Not-so-guilty pleasure: the legal thriller

Vannessa Cronin on September 16, 2020
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Books, like everything else, have trends that come and go. And the legal thriller is like bootcut jeans: never fully out of fashion, but routinely pushed to the back of the closet in favor of the latest trend. (I'm looking at you, skinny jeans/female-driven domestic thrillers.)

However, in the last month I've read the new Jake Brigance book by John Grisham (October 13) and the new Lincoln Lawyer novel by Michael Connelly (November 10). And both are so good they've made me nostalgic for legal thrillers. While you wait for those treats to publish, here are a few others to remind you that the legal thriller is a timeless classic.


Legacy of Lies by Robert Bailey

Author Robert Bailey has been a civil defense trial lawyer in his hometown of Huntsville, Alabama for almost two decades so he knows all about practicing law in a small town. In Legacy of Lies, the only African American litigator in Pulaski, Tennessee, Bocephus Haynes, must defend the district attorney general against charges she murdered her ex-husband. But corruption and prejudice put roadblocks in Haynes' way and the price for justice may well prove too high.


A Gambler's Jury by Victor Methos

An incident when he was 13 and his best friend was coaxed into confessing to a crime he hadn't committed set Victor Methos on the path to a career as a lawyer. Now he uses his insider's knowledge to write fascinating legal thrillers. In A Gambler's Jury, attorney Dani Rollins will have to go to the mat for a mentally challenged teenager—accused of selling drugs—who may be about to be scapegoated by the district attorney’s office. But can her career survive her good deed?


The Defendants by John Ellsworth

The first in the Thaddeus Murfee series, The Defendants is so good you'll want to read the rest of the series, too. Murfee is a rookie lawyer who catches a case involving a waitress accusing a local mobster. It could be the kind of thing that makes a career, but when the accused is murdered and the waitress's prints are all over the murder weapon, Murfee finds himself up to his ears in the kind of dangerous, complicated case where he'll be happy just to make it out alive.


Nineteen Minutes by Jodi Picoult

Nineteen Minutes is the kind of book every book club in the country should read. It's a bit of a departure from the books Picoult is famous for writing, a little more gritty, but thoughtful and thought-provoking. It tells the tale of a shocking act of violence—a school shooting, precipitated by bullying—in a small town, and the town residents: needing to heal, but divided in their response to what's happened.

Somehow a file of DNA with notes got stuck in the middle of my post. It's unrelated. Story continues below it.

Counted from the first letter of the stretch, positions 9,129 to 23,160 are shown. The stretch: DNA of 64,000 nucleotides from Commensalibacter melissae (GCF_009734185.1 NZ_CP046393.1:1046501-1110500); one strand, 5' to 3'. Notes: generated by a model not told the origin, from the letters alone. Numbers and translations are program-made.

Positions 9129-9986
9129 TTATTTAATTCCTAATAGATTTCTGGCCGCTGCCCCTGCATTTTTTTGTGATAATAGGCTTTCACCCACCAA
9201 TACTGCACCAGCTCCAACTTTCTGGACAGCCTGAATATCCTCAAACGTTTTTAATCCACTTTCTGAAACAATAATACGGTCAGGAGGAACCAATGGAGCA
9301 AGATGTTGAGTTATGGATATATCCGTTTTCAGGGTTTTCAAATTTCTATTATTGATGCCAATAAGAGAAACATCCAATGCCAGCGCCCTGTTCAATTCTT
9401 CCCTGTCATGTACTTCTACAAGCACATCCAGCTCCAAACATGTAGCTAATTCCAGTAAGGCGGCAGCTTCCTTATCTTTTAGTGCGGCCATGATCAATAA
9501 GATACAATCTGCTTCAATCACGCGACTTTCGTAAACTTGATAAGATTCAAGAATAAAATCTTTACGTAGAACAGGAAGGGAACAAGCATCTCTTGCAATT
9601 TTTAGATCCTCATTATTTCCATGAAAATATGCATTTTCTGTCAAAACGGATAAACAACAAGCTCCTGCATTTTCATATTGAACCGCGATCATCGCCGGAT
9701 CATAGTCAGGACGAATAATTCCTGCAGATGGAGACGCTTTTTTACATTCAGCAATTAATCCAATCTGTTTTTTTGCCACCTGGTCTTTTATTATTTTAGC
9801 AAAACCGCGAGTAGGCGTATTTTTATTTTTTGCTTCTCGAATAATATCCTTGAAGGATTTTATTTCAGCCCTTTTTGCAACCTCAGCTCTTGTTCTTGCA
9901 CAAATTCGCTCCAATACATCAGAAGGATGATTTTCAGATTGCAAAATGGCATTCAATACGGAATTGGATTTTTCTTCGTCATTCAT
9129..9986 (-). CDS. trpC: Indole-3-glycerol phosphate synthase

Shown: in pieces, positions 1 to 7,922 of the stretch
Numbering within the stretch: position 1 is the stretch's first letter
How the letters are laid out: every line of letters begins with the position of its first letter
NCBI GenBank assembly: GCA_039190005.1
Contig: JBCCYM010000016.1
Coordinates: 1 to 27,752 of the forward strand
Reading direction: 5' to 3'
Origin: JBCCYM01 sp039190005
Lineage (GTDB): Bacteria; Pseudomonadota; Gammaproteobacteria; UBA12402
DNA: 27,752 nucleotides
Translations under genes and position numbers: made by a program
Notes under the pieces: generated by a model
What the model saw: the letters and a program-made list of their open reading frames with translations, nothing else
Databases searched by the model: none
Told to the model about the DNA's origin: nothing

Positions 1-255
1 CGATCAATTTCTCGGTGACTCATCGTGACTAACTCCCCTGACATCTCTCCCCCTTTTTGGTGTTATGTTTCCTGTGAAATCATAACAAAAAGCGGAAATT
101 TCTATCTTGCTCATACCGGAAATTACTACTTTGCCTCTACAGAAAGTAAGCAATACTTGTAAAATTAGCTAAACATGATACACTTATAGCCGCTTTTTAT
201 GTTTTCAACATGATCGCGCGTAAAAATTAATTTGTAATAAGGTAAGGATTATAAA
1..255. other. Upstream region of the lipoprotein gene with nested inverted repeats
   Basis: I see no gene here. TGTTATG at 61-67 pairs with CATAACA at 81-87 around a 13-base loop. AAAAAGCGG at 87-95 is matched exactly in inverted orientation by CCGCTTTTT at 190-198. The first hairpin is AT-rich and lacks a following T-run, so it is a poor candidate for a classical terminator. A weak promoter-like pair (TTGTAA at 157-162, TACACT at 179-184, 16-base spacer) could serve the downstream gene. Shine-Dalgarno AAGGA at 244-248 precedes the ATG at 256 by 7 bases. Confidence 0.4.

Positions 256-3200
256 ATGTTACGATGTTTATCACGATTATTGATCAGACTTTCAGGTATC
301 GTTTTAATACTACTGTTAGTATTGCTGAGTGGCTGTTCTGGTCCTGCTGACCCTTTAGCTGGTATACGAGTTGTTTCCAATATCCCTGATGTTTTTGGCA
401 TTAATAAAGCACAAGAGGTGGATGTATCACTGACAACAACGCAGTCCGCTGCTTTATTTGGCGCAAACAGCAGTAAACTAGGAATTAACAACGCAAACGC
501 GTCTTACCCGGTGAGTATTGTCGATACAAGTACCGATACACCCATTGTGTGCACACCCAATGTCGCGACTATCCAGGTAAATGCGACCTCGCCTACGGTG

An Innocent Client by Scott Pratt

Criminal defense lawyer Joe Dillard is tired of the war between his conscience and his job. And between his mother's Alzheimer's and his drug-addicted, jailbird sister, he's got enough on his plate personally to excuse him for treading water professionally for a little while. But when a beautiful young girl is accused of murdering a preacher in a Tennessee motel room, and Joe believes her innocent, he can't resist fighting the good fight just one more time.


The Law of Innocence by Michael Connelly

Even a defense attorney doesn't want to be jailed with former clients: if they're in jail, they're not happy former clients. But that's exactly what happens when Mickey Haller, aka the Lincoln Lawyer, is pulled over in L.A. one night and a dead body is discovered in the trunk of his Lincoln. Mounting his own defense from the bowels of an L.A. jail is not ideal either, but he has some friends to help (and half-brother Harry Bosch turns in a welcome appearance, too).


A Time for Mercy by John Grisham

Fans of A Time to Kill should be happy to see the return of attorney Jake Brigance. Once more, he's about to take a case no one else wants. This time, it's the case of a teenage boy accused of murdering the abusive stepfather he thought had killed his mother. Only problem is, his mother didn't die, the stepfather was a local deputy, and the residents of Clanton, Mississippi are by no means convinced that it was a justifiable homicide.


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